• G06F21/30Authentication, i.e. establishing the identity or authorisation of security principals
    • G06F21/31User authentication
    • GPHYSICS
    • G06COMPUTING; CALCULATING; COUNTING
    • G06FELECTRIC DIGITAL DATA PROCESSING
    • G06F21/00Security arrangements for protecting computers, components thereof, programs or data against unauthorised activity
    • G06F21/30Authentication, i.e. establishing the identity or authorisation of security principals
    • G06F21/31User authentication
    • G06F21/33User authentication using certificates
    • G06F21/335User authentication using certificates for accessing specific resources, e.g. using Kerberos tickets
    • GPHYSICS
    • G06COMPUTING; CALCULATING; COUNTING
    • G06FELECTRIC DIGITAL DATA PROCESSING
    • G06F21/00Security arrangements for protecting computers, components thereof, programs or data against unauthorised activity
    • G06F21/30Authentication, i.e. establishing the identity or authorisation of security principals
    • G06F21/31User authentication
    • G06F21/41User authentication where a single sign-on provides access to a plurality of computers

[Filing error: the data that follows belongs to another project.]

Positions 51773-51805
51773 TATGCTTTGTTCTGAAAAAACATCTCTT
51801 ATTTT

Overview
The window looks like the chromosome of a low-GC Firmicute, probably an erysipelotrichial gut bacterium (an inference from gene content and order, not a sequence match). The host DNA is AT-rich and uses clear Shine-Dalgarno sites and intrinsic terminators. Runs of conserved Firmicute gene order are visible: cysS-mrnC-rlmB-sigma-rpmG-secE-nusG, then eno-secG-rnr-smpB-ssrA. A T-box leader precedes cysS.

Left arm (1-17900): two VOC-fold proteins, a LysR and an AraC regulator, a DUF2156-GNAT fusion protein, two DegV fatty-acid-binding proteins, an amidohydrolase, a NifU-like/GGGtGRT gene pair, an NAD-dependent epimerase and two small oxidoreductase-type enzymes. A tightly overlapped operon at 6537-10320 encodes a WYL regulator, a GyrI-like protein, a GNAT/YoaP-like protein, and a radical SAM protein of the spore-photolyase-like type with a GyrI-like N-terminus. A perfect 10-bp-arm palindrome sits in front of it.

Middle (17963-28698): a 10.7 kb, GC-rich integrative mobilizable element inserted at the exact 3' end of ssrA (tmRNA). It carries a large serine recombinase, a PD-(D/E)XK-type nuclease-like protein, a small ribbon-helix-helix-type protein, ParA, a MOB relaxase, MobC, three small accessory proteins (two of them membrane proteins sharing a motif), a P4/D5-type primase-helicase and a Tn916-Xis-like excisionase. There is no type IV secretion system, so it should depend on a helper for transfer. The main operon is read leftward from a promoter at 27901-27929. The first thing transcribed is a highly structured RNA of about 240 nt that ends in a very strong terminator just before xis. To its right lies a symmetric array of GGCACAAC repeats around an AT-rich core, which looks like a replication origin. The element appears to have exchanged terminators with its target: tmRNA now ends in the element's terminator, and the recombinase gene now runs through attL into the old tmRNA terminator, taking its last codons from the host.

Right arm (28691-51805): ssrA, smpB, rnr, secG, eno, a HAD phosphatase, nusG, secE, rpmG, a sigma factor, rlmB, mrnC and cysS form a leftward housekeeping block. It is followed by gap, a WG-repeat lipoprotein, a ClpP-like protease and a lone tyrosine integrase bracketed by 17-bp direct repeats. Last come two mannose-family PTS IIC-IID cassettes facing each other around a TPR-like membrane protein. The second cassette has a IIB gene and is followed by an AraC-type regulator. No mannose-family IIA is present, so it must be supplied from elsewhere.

• HELECTRICITY
    • H04ELECTRIC COMMUNICATION TECHNIQUE
    • H04LTRANSMISSION OF DIGITAL INFORMATION, e.g. TELEGRAPHIC COMMUNICATION
    • H04L63/00Network architectures or network communication protocols for network security
    • H04L63/08Network architectures or network communication protocols for network security for supporting authentication of entities communicating through a packet data network
    • H04L63/0892Network architectures or network communication protocols for network security for supporting authentication of entities communicating through a packet data network by using authentication-authorization-accounting [AAA] servers or protocols
    • GPHYSICS
    • G06COMPUTING; CALCULATING; COUNTING
    • G06FELECTRIC DIGITAL DATA PROCESSING
    • G06F2221/00Indexing scheme relating to security arrangements for protecting computers, components thereof, programs or data against unauthorised activity